I guess I'm just getting lazy in my old age.

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Not very elegant. I would turn the bolts around and put the nut underneath. Or get shorter cartridge bolts. The set up guy should have them . If not let me know I have tons of them and Im sure I have some a little shorter - no charge! .

Josh

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Here's photo of my Grado cart set up with the Technics overhang gauge. Mine sits back closer to the headshell.

post-26363-13819687964532_thumb.jpg

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You're right about the bolts looking stupid. Those are way longer than they should be.

As for the cartridge sitting fairly far forward, that's correct, although the mounting angle looks too straight.

This article explains why the cartridge should be turned a little in the headshell on a Technics deck:
http://www.vinylengine.com/twisting-your-cartridge-headshell.shtml

The little gauge that comes with some Technics turntables uses something similar to Stevenson geometry, which is optimized for minimum distortion for the inner grooves. That's great if you play a lot of 7" discs, not so much for LPs.

The Baerwald geometry works better with LPs, but the cartridge sits a bit forward and crooked in the headshell. Since sound matters to me more than looks, I don't mind at all.

In the link the OP aligned using Stevenson and was happy with the results. I recently realigned a cartridge for an old sl-b3 using the technics guage. The mount was too far forward and it was audibly noticeable at certain points of the lp. Bringing it back was a major improvement. I do believe there are at least two different stock arms and they would not use the same guage. Which arm do you have Pat? Looking at the chart in the link I'm not too sure that the Baerwald vs. Stevenson difference is all that great and could even be cartridge dependent when all is said and done when it comes to the taste of the listener. Perhaps a good approach is to start with the factory tool if you have it, using that as a baseline, then experimenting with other alignments to find what sounds best for the cartridge to your ears.

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Michael - Have you played an LP yet? He definitely made setup easier for himself by installing the bolts upside down. Much easier to make adjustments. If you decide you can't live with the looks and have to replace with shorter bolts right-side up (or down), setup will have to be completely re-done as the weighting and alignment will change when you take off the franken-bolts. If this guy is any good, it's probably going to sound just fine as-is. It's a very easy table to set up and I'm sure you could redo it with a little help over the phone. You can print an alignment tool from your computer but you will need a scale (a $25 Shure scale is fine if you don't already own one or you can borrow one from the guy who set it up or you can borrow my electronic scale (I'm happy to ship it to you on loan). I'd first ask the guy if he would mind swapping the bolts and re-aligning/re-setting the tracking weight. Also, ask him what he used to adjust the overhang. Print this thread if you decide to take it back to him so he can answer all our questions. That'll be sure to piss him off!![:P]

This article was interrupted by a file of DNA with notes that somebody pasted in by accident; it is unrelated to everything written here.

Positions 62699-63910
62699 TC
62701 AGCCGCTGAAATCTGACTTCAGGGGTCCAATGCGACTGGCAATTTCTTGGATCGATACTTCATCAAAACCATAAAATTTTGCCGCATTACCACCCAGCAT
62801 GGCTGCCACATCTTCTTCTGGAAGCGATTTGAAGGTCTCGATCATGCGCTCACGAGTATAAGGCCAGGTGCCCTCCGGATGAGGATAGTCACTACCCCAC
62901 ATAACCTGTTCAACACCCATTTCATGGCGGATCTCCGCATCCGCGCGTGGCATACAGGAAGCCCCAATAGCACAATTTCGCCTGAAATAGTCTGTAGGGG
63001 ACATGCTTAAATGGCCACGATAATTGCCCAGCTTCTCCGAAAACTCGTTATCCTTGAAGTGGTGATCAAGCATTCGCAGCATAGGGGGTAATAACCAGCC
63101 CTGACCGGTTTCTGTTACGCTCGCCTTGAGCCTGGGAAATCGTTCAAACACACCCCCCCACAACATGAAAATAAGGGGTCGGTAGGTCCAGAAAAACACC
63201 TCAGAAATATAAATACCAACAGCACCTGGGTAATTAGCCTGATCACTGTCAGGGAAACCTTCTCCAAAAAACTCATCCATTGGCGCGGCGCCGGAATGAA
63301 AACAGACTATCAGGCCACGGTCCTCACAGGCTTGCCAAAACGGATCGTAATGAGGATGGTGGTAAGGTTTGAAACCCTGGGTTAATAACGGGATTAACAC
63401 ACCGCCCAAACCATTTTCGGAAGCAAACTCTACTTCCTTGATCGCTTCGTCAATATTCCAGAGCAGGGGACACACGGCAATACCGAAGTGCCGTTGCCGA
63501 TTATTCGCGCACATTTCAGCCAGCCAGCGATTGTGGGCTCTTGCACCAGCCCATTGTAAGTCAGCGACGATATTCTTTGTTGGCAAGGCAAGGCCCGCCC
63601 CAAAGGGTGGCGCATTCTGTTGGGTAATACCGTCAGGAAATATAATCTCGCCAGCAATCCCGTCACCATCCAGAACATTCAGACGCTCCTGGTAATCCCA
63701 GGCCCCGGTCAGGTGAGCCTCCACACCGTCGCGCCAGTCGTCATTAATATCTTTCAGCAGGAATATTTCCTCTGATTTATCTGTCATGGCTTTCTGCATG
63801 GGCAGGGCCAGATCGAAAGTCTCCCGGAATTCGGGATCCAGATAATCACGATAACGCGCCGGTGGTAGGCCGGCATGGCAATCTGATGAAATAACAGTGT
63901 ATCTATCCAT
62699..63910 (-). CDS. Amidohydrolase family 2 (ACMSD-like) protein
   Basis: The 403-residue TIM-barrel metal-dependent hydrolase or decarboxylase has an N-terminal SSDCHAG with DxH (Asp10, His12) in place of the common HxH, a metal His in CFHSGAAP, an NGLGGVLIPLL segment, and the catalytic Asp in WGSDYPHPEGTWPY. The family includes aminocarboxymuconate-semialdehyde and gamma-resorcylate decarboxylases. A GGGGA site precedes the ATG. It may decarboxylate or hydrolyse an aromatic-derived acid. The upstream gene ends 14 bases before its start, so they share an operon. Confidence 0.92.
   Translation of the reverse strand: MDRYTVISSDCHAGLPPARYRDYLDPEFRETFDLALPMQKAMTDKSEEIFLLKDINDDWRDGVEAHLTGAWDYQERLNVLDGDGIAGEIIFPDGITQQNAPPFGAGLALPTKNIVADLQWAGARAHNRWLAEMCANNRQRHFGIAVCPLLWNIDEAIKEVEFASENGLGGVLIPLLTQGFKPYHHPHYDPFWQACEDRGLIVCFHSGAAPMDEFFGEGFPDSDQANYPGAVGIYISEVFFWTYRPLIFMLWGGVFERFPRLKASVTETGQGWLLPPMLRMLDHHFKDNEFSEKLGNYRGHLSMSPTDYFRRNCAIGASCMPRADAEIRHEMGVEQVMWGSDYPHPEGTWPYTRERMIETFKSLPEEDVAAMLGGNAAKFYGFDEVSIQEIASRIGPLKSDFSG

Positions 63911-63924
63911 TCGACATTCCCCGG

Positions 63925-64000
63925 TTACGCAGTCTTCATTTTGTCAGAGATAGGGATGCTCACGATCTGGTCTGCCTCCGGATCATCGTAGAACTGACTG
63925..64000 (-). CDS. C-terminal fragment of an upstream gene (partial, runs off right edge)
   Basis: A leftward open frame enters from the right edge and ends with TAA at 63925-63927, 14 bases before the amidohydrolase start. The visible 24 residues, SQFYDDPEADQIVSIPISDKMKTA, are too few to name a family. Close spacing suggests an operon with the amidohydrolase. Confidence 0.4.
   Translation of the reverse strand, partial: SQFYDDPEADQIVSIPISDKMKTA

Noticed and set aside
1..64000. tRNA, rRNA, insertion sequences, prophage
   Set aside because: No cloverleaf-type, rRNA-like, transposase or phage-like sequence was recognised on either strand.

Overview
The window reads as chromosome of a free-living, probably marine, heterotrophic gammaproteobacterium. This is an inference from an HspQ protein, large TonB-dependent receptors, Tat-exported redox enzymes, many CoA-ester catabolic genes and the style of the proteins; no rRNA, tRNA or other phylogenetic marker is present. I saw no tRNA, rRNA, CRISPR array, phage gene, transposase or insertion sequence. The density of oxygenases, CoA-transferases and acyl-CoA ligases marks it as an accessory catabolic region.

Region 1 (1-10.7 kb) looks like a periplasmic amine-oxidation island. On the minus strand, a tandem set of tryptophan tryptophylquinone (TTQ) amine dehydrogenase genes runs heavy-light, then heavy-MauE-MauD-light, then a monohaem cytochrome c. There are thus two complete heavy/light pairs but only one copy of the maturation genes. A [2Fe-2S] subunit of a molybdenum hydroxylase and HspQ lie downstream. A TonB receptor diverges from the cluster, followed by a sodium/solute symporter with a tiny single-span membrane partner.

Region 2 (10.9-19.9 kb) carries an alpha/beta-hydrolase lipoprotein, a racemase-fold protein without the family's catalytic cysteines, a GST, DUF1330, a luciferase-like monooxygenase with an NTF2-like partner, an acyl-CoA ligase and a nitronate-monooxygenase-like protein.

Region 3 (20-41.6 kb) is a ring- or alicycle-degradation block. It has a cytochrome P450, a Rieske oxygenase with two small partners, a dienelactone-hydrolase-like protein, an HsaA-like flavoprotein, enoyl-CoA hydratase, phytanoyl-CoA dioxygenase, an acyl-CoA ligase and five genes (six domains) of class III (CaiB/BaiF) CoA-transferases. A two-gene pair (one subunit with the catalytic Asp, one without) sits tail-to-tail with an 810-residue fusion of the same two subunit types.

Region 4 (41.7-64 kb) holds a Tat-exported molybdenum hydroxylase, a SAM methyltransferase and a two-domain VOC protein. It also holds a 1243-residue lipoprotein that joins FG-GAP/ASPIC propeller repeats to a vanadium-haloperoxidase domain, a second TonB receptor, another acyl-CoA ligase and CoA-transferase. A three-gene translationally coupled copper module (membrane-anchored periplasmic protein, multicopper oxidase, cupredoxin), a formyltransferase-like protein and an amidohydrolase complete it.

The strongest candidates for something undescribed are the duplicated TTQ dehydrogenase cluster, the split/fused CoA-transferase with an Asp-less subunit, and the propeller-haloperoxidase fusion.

However, the first thing you need to do is.....PLAY A RECORD and get back to us!!![:D] Just don't play a $100 record. Try a 50 cent record first.[;)] Maybe a little Pat Boone or Jim Nabors.[H]

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However, the first thing you need to do is.....PLAY A RECORD and get back to us!!!Big Smile Just don't play a $100 record. Try a 50 cent record first.Wink Maybe a little Pat Boone or Jim Nabors.Cool

Coytee would probably loan a Marie Osmond... [:#]

Bruce

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Havent used a grado black. DId a quick image search and it looks as if the mounting holes on the cart are not threaded so the only way to go is with nuts and bolts. There are a number of carts where this is the case including the Denon 103 - one of he nice improvements with the zu versions is that the aluminum surround is threaded.

Mounting a cart with unthreaded holes is a pain compared to ones that are threaded. You can put the nuts on the bottom or the top. The bottom looks beter but it is way easier to mount the cartidge by putting them on top. BTW one of the first photos that came up on the search was of grado black with the nuts on top.

Josh

I prefer my nuts on the bottom. I find mounting significantly easier. And less painful.

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Michael:

I was reluctant to mount and align my cartridge, too....it had been far too long since I'd done, but vinyl is so incredible; I feel like I have missed many years of really great listening. Seems to me, as others have also said, the nuts protruding upward might not look as good as they way Fini likes them (meh! :) but it's as functional as the other way around. But back to alignment -- it's really worth practicing, such as with an old cartridge to experiment with how slight changes in VTA, tracking force, etc., can effect palyback and ultimately adjust to what sounds best to you. I hadn't realized how really quite small changes can make interesting changes for both better and very much worse. Listening to Baroque lute music right now with Lowther horns ( what I use almost exclusively for strings and acoustic jazz), Moondog 2a3 monoblocks, Ray Samuels F117 Nighthawk phono stage and Clearaduio Performance with a Dynavector MC cart.

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That's one deep groove record you have there, Christopher! Nice tight nuts, too.